Tag Archives: blogger relations

A land of things and ideas…

Today I will blog…ABOUT BLOGGING. I think Rod Serling’s introduction to the Twilight Zone best describes this experience:

“You unlock this door with the key of imagination. Beyond it is another dimension: a dimension of sound, a dimension of sight, a dimension of mind. You’re moving into a land of both shadow and substance, of things and ideas. You’ve just crossed over into… the Twilight Zone”

Do-do-do-do, do-do-do-do!

The power of blogs and the importance of blogger relations is a phenomenon one could only imagine in a fictional story. Bloggers are like the little man in the Wizard of Oz who rules the Emerald City–but instead of a curtain, they hide behind a computer screen. Bloggers, such as myself, can write whenever (it’s currently 1am), wherever (snuggled in bed), and about whatever (blogger relations) they want.

It’s the PR professionals’ job to scour the internet for the best blogs. So how does one choose from the plethora of active blogs in the cyber universe?  You have to find the blogs with the strongest communities of followers and the material that is most relevant to your cause. Bloggers today are becoming opinion leaders and influencers that should not be ignored. Once you find the right blogs for you, build those relationships as you would with journalists because you never know when you’ll need them!

Just look at how bloggers are taking on the American beef industry. Chef Jaime Oliver recently revealed “pink slime,” or the lean meat grounds that are treated with chemicals like ammonia and pressed into a burger patty. As a vegetarian, I hate to say I told you so, but you know how it goes.

People around the nation were horrified to learn that their beef looks more like play dough than food before it is packaged and sold. Unfortunately, the American publics’ cries of disgust aren’t enough to stop a major American food industry. But when blogger Bettina Elias Siegel gained over 200,000 signatures on a digital petition, they could not be ignored. The purpose of the petition was to have the chemically treated meat removed from school systems and the US Department of Agriculture listened.

Needless to say, the beef business is suffering from this industry-wide crisis. BBC recently covered the incident and took an interesting approach to the dilemma. They discussed how the beef industry had an opportunity to rebrand with this “pink slime,” but have since lost the power. This is a classic lesson in PR—if you don’t control the message, you better believe someone else will!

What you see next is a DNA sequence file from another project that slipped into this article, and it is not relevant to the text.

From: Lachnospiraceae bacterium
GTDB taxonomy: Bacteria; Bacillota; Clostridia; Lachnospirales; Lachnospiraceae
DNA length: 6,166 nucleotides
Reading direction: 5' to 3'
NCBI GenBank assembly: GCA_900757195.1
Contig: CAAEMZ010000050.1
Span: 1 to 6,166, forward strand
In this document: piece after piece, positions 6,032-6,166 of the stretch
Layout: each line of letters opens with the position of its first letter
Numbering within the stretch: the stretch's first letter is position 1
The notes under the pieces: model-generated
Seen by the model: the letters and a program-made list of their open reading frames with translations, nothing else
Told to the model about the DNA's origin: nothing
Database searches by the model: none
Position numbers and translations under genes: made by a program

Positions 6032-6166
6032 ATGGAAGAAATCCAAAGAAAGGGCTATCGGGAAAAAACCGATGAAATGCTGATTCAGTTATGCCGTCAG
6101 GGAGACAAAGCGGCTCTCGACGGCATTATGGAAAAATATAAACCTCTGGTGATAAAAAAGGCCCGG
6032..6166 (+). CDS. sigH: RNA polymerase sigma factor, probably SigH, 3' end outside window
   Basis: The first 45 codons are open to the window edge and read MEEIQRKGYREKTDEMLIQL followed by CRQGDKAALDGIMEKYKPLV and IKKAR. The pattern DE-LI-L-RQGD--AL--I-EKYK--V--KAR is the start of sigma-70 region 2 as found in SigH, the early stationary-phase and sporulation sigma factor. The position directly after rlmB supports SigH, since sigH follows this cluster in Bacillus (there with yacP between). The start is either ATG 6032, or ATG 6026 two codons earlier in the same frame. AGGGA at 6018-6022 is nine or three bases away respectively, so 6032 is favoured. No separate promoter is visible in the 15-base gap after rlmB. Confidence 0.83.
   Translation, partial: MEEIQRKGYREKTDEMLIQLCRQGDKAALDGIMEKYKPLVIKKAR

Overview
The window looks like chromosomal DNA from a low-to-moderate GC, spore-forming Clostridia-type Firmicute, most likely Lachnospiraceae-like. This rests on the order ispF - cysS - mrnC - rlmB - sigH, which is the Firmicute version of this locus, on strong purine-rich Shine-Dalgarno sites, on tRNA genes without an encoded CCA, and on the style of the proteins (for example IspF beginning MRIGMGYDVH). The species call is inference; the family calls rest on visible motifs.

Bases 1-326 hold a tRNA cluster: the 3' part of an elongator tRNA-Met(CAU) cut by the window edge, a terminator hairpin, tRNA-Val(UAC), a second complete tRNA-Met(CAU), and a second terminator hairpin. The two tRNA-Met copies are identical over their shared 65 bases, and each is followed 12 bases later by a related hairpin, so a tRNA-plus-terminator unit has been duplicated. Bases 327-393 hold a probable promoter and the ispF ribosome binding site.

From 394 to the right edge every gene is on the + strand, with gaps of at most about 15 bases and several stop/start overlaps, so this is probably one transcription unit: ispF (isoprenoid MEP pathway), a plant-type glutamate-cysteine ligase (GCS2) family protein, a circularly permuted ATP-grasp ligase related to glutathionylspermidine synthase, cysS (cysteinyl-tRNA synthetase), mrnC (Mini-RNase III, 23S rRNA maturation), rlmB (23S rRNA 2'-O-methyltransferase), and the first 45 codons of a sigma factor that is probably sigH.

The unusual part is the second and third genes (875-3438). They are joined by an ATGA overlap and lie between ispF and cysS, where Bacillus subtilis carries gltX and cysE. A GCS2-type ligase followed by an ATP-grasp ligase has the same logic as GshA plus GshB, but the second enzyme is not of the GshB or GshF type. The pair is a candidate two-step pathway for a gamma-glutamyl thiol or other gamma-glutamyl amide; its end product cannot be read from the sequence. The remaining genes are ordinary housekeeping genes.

Bloggers can be your biggest advocate or your worst nightmare. There is only thing worse than an influential blogger working against you; entire communities of them who think you are the spawn of Satan. I’m talking specifically about the One Million Moms (OMM) online community.  These ladies have a problem with everyone who isn’t a Stepford Wife.

They tried to boycott JCPenny when the company hired Ellen DeGeneres as a spokesperson because they didn’t agree with her “lifestyle.” Both JCPenny and DeGeneres had to remain composed in the situation and resist the temptation to retaliate.

OMM however, saw how social media can turn against you when they created a Facebook page to represent their protest. Rather than gain support for the boycott, the Facebook page brought an outpouring of praise for DeGeneres. Check out Ellen’s response to the OMM community on her show.

In the end, JCPenny and DeGeneres prevailed and the OMM scampered off with their aprons all in a bunch. So to repeat myself, if you don’t control the message, you better believe someone else will! I’m sure the One Million Moms will think again before they decide to make a public Facebook page on a controversial matter.

As for my blogging career? I’m just getting started! This blog has been a great experiment, but my efforts to gain clout in the blogosphere have been minimal. I think the best blogs can stand on their own, while simultaneously building their own communities of supporters.

"...pay no attention to the man behind the curtain!"

The Great and Powerful Oz once said, “pay no attention to the man behind the curtain!” But I’m going to disagree with him there. I feel it’s important to come out from behind the curtain and mingle with the munchkins who so fervently support your work.

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